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Federal Income Tax
University of Connecticut School of Law
Pomp, Richard D.

Very broad definition of income. Almost all income will be considered “income” for tax purposes – including in kind. Income in kind is when you receive income that is not a straight $$. Usually there is no complaint when it is actual money, the complaints arise from claims that benefits are not income. 
Old Colony v. Comm. (1929)
Executive got his taxes paid. Court determined that this was a benefit and thus taxable – “
Eisner v. Macomber (
Stock dividend case. (See ________). Addressed the same fundamental Q.
·         “the gain derived from capital, from labor, or from both combined”
Comm. v Glenshaw Glass (1955)
Settlement from suit, included punitive ward as income. TP did not include it and Comm. thought it was.   Even thought this was extracted as a punishment to other side (punitive) it is clearly an accession to wealth.
·         “accession to wealth clearly realized”
Aurthur Benaglia (1937)
Manager of hotel got free room and board. This care turns on the “convenience of the employer”.
·         MAJ – Not income because part of his employment. He is required to be at hotel; to be “on alert”. 
·         MIN – He was enriched; end of story (see Glenshaw).
Reginald Turner (1954)
Won steamboat tickets by identifying songs on the radio — changed for 4 tickets for family. Non-transferable.   
·         Court found that since these tickets were not transferable, the retail cost was not applicable. They could not sell them on the open market, would have to take a hit. But it is still true that they took the tickets and enjoyed the cruise, so they are liable for that income – X,XXX. “Substantial amount should be included.”
The X,XXX was number right between amount of TP and amount of Comm. Found a place in the middle. Very weak rule. (cf. Prize cases)
Annuity in the present context, is to be taken to refer to specifically to a retirement contract purchased from an insurance company which calls for equal periodic cash payments commencing at a certain date and continuing through the annuitant’s lifetime. (s any periodic payments. Do not limit yourself to the thought of an annuity for retirement. Could be a payout for injury (104(a)(2)); pension; business purchase, etc.).
·         Only taxed on the income from the annuity – But it is prorated in each annuity payment. Effectively makes it so that
Taxable Ratio 72(b)
Cross Multiplication breaks it down to the simple
If an annuitant dies early can deduct the unrecovered cost on the final tax return.
If an annuitant outlived the annuity, all of the payment is included in income. 
Proceeds of a matured insurance policy must be included in income, but only to the extent that such proceeds exceed the total of the premiums paid by the insured.

Prizes and Awards
Prizes are included in gross income
To be excluded, the prize must be in recognition of religious, charitable, scientific, educational, artistic, literary or civic achievements AND
1.        Recipient selected without any action on his part
2.        not required to render substantial future services
3.        Prize is transferred by the payor to a governmental unit or organization described in 170(c ).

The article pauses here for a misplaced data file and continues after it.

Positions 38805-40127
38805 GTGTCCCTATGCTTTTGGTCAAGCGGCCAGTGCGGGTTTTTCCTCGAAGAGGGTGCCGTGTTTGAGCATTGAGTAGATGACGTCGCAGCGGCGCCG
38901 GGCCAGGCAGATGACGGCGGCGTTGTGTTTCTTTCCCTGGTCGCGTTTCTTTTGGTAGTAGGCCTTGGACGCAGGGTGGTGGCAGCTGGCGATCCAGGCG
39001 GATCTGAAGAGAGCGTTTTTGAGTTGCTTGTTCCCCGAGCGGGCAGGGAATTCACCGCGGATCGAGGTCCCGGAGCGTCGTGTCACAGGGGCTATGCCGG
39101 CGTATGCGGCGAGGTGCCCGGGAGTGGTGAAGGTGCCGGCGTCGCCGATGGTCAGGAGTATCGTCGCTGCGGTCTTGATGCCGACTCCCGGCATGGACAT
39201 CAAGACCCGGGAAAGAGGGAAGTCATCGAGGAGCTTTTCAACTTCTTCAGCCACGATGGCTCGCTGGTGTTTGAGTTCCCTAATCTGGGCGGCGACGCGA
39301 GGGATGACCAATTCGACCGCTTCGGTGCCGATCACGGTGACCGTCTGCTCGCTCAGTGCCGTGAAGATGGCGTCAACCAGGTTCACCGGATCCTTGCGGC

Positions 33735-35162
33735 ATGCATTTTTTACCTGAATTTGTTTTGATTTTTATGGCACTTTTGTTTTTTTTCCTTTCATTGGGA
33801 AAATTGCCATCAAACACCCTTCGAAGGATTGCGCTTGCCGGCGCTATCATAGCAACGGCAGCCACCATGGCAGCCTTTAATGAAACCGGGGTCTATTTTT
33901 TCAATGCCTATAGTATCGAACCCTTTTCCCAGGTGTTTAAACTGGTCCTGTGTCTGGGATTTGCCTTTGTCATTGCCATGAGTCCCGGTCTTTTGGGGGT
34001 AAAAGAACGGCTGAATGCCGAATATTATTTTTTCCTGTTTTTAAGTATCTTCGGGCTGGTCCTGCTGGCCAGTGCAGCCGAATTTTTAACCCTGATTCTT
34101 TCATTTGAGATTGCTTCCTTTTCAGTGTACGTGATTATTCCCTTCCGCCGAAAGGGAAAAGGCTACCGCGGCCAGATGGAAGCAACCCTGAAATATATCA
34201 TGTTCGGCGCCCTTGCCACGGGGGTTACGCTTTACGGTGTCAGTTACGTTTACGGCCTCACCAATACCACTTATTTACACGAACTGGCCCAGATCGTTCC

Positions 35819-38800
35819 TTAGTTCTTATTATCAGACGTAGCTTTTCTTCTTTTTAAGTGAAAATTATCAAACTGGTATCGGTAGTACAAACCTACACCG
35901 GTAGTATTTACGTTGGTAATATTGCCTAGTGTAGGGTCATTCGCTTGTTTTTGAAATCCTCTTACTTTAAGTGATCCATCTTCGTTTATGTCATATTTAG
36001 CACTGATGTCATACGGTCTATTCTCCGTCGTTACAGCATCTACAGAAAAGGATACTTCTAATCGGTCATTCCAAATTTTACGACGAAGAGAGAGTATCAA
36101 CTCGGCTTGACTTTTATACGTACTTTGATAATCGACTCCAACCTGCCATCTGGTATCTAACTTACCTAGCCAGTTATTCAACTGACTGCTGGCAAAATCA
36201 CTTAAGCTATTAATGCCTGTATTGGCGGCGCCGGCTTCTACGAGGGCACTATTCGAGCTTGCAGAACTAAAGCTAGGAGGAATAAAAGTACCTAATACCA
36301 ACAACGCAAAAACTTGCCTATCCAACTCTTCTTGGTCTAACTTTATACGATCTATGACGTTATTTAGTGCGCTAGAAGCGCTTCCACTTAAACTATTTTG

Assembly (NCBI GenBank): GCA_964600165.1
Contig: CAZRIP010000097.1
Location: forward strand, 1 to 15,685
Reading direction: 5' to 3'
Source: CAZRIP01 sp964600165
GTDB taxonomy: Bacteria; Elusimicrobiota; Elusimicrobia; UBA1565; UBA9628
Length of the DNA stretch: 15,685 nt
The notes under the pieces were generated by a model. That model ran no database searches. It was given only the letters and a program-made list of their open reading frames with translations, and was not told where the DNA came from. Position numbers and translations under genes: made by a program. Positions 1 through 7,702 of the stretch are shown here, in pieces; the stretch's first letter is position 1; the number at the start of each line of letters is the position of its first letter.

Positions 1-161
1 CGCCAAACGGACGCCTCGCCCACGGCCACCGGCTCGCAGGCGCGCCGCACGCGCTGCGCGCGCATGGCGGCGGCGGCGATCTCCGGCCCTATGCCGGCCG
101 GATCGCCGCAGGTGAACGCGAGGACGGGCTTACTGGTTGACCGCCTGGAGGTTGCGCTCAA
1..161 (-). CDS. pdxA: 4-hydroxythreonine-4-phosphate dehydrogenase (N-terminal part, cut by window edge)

Pauline Washburn (1945)
Woman got radio prize. Didn’t want any of the publicity and refused all of the publicity. 
·         Court – This was an outright gift, without any of the earmarks of income. The sum was not a gain from capital, for petitioner employed no capital; nor labor (McCaomber)
Paul Hornung (1967)
NFLer got Corvette for being outstanding player in the NFL. TP claimed that this was a gift and therefore properly excluded and (2) car received as nontaxable prize under 74.
·         Court –
(1) Under donor’s motive this was clearly not a gift there were press releases and this was designed to gain publicity for the magazine. “There was no detached and disinterested generosity”
(2) “We believe that the words “education”, “artistic’, ‘scientific’ and ‘civic’ as used in section 74(b) should be given their ordinary, everyday meaning in the context of defining certain type of personal achievement. This was inten

but only to the extent that such proceeds exceed the total of the premiums paid by the insured.
·         Note this is more than you deserve. Part of the premium went to by life insurance, you should only get basis. 
Gifts and Inheritance
S.C. has indicated that the term “gift” in 102(a) is largely to be defined by reference to the motives of the payor.
·         Dubertstein v. Comm (1960) – 2 guys CEO-types of corporations who knew each other “personally”. From time to time the guy would ask Duberstein if he knew of any client that might be interested his goods. Duberstein gave him the info and it turned out so well that the other guy gave him a Cadillac. Said he didn’t want it; that he did not intend to get compensated for the information. Court said it was not a gift and thus includable.
·         Gift – If payment proceeds from a “detached and disinterested generosity”, if it is made “out of affection, respect . . . or like impulses” then it is an excludable gift.
·         Not Gift – If the payment, thought voluntary, is “in return for services rendered”, or proceeds from “the constraining force of any moral or legal duty” or anticipated a “benefit” to the payor, then it is taxable to the payee even if characterizes as a “gift” by the payor

“Primary weight in this area must be given to the conclusion of the trier of fact”.
Issue: what are the implications of the transfer of wealth. clearly this is an effort to allow inter-family transfers without taxing. (Aggregately there is no income increase). but what of the effect on the transfer from high-marginal tax rate to lower? won’t that be how the transfer usually occurs?
General rule – Income from gift bequest, devise or inheritance is excludable